The United States has dismissed Russia’s accusation that the Turkish government is directly benefiting from illegal oil trade with the Daesh (ISIL) terrorists in Iraq and Syria.
"The Turks have been great partners" in fighting Daesh militants, said US Army Colonel Steve Warren, a Pentagon spokesman, at a press briefing in the Iraqi capital of Baghdad on Wednesday.
US State Department spokesman Mark Toner also rejected the Russian claims. "We reject, outright, the premise that the Turkish government is in league with ISIL to smuggle oil across its borders. And we frankly see no evidence, none, to support such an accusation."
“There is no Turkish government complicity in some operation to buy illegal oil from [ISIL]," he said.
Russian Deputy Defense Minister Anatoly Antonov made the accusation on Wednesday, saying Russia had evidence that Turkish President Tayyip Erdogan and his family were benefiting from the smuggling of oil from territories held by Daesh terrorists.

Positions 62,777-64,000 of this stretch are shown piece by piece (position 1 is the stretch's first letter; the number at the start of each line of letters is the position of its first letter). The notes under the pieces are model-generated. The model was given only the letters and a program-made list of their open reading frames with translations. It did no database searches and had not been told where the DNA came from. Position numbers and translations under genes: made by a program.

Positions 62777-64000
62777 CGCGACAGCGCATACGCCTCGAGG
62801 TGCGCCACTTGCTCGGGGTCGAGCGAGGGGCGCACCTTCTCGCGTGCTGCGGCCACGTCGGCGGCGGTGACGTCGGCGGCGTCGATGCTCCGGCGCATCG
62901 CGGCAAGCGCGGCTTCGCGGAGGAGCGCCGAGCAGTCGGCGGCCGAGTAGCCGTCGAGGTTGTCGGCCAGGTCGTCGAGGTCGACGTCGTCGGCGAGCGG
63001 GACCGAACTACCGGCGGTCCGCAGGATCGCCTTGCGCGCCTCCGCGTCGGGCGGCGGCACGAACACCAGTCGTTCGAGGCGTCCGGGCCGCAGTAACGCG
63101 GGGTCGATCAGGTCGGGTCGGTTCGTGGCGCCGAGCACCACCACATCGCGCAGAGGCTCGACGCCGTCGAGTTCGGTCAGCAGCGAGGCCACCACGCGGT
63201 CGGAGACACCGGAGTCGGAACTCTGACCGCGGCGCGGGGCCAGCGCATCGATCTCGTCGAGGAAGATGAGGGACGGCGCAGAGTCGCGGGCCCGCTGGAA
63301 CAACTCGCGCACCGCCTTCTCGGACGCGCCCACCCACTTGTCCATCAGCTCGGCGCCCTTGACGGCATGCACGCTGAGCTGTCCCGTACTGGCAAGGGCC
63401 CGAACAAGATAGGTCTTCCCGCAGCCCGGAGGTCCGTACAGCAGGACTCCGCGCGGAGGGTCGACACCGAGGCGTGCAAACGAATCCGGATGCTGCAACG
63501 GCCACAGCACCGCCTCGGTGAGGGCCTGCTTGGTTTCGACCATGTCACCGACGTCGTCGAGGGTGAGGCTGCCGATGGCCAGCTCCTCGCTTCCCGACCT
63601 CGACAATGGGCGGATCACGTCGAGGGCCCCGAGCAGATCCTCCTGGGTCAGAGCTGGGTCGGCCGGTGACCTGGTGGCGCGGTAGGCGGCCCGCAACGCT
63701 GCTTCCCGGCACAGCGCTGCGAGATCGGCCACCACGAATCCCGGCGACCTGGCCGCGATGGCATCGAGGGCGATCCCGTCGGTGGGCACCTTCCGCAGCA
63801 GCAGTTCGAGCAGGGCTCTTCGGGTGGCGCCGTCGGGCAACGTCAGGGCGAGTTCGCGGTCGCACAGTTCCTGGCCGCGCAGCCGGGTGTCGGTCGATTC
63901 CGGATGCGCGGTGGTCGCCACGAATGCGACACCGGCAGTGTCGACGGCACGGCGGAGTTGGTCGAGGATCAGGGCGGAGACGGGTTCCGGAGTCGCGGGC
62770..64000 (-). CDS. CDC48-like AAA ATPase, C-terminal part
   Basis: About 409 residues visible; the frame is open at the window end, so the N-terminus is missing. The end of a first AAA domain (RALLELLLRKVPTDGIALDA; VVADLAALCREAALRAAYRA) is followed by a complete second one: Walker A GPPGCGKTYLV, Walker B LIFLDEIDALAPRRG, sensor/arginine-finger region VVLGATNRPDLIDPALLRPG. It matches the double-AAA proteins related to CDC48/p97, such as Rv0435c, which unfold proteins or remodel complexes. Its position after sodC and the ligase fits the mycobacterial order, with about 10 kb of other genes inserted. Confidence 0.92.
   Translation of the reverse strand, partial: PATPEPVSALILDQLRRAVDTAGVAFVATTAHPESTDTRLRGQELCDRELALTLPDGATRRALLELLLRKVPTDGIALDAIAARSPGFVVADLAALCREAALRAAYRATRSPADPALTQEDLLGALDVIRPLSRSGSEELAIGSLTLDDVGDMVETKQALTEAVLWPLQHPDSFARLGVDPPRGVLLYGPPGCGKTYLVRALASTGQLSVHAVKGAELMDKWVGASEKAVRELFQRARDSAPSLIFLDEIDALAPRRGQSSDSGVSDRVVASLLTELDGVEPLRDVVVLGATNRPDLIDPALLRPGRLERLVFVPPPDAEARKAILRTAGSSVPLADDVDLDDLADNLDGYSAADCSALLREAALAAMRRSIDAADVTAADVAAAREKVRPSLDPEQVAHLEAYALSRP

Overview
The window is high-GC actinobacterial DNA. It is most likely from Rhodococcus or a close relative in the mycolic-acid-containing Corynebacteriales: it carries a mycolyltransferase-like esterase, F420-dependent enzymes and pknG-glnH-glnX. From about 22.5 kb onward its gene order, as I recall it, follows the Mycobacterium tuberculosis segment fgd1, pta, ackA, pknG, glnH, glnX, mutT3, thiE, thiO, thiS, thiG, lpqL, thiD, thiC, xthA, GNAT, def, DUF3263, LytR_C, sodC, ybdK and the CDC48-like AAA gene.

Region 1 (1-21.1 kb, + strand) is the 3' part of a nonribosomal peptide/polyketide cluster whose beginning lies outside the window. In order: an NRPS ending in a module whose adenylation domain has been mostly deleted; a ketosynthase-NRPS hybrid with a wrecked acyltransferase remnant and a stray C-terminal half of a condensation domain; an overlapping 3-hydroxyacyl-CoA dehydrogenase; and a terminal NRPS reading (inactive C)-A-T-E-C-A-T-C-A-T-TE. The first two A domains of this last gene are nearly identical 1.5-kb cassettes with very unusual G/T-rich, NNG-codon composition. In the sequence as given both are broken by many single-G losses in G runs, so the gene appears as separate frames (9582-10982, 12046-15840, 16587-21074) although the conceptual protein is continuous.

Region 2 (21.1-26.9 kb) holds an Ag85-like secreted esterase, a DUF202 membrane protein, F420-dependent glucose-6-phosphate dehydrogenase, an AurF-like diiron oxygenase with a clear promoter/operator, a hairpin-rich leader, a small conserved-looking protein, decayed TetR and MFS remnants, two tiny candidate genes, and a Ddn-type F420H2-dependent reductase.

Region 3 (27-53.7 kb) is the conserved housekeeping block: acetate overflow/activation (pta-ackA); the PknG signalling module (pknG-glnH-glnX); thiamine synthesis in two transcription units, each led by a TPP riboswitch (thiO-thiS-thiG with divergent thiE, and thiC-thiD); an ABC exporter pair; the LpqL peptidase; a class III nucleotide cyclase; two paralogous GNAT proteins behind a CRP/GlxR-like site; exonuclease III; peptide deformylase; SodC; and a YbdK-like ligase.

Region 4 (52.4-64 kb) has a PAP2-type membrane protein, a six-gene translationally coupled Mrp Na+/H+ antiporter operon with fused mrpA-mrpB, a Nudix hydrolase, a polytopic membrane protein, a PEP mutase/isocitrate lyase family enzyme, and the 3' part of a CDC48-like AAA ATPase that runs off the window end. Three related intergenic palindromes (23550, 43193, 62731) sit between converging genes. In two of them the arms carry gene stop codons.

The ministry official showed satellite images purporting to show Daesh terrorists transporting oil from Syria and Iraq to neighboring Turkey.
"Turkey is the main destination for the oil stolen from its legitimate owners, which are Syria and Iraq. Turkey resells this oil. The appalling part about it is that the country's top political leadership is involved in the illegal business — President Erdogan and his family," said Antonov.
Erdogan dismissed the accusation as “slander” and vowed to resign if the accusations against him are proved.
Russia has previously accused Turkey of engaging in oil trade with Daesh, but this is the first time Moscow pointed finger at Erdogan and his family.
Moscow and Ankara have been engaged in a war of words since the Turkish Air Force shut down a Russian Sukhoi Su-24 fighter jet on 24 November, claiming the warplane had repeatedly violated Turkish airspace. Moscow, however, insists the jet never left Syrian airspace.
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